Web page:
THE POLITICS OF LAW: A Progressive Critique by David--Ed. Kairys

THE POLITICS OF LAW: A Progressive Critique

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KIRKUS REVIEW

On the dubious assumption that people still take the sanctity of American legal institutions seriously, constitutional lawyer Kairys, and 20 other ""progressive"" attorneys and scholars, set out to disabuse them: in editor Kairys' echo of Clausewitz, ""law is simply politics by other means."" Attacking the idea of legal reasoning--that there is a method, based on the proper use of precedent, for arriving at judicial decisions--Kairys argues that the wide variety of potential precedents for a particular decision means that it will really be determined by the social and political mindset of the judge, or judges. Harvard Law professor Duncan Kennedy, writing on legal education, calls legal reasoning and legal education ""nonsense."" In law school, prospective lawyers learn some techniques and rules, and that's all. He also contends--but doesn't demonstrate--that law teachers hide the program of liberal reform behind spurious reasoning that shows moderate reform policies as those which follow rationally from legal reasoning. Because ""rights discourse,"" for example, begins with isolated individuals and a presumed distinction between private and public realms, it can reach only certain limited conclusions; so rights discourse must be wholly rejected. Other traps supposedly laid by law schools include submission to authority and elitism--but one wonders how much of this analysis is tied to Harvard and its ilk. Other positions are predictable: Northeastern Law professor Karl E. Klare, surveying labor, law, argues that law helps to maintain the subjugation of workers in the workplace; W. Haywood Burns, director of the CCNY Center for Legal Education, has no difficulty showing that the law for blacks and whites differs; Nadine Taub and Elizabeth M. Schneider, both of Rutgers, assert that the public-private distinction has helped keep women in their place as well as in their homes. Other essays deal with criminology, ""Contract Law as Ideology,"" torts, and freedom of speech. What is alarming overall is that the authors, all involved in legal careers or legal scholarship, have so little regard for law--there is no search here for a rational kernel of truth. The book is at least as much self-exposure as exposÉ.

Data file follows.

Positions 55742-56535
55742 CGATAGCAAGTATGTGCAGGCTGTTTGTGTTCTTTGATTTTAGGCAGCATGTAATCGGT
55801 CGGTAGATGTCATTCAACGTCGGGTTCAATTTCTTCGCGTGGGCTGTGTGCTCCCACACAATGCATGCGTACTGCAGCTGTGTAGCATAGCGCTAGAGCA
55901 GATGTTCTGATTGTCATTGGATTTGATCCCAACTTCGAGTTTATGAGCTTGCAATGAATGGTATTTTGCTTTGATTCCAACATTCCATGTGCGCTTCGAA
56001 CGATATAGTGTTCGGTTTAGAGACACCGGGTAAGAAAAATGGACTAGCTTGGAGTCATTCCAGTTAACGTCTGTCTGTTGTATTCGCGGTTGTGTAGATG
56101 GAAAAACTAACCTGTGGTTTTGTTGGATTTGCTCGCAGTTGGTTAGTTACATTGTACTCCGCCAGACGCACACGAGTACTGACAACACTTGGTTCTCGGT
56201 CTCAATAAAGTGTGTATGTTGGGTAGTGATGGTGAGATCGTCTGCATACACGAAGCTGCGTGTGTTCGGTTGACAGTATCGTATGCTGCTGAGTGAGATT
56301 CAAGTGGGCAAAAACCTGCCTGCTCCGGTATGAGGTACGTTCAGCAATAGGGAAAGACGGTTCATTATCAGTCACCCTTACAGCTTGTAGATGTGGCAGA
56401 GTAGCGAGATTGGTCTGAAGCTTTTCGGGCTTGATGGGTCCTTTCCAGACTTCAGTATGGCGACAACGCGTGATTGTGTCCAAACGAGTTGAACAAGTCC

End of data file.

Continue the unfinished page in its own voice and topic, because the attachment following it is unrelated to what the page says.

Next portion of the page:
Pub Date: Oct. 28th, 1982
Publisher: Pantheon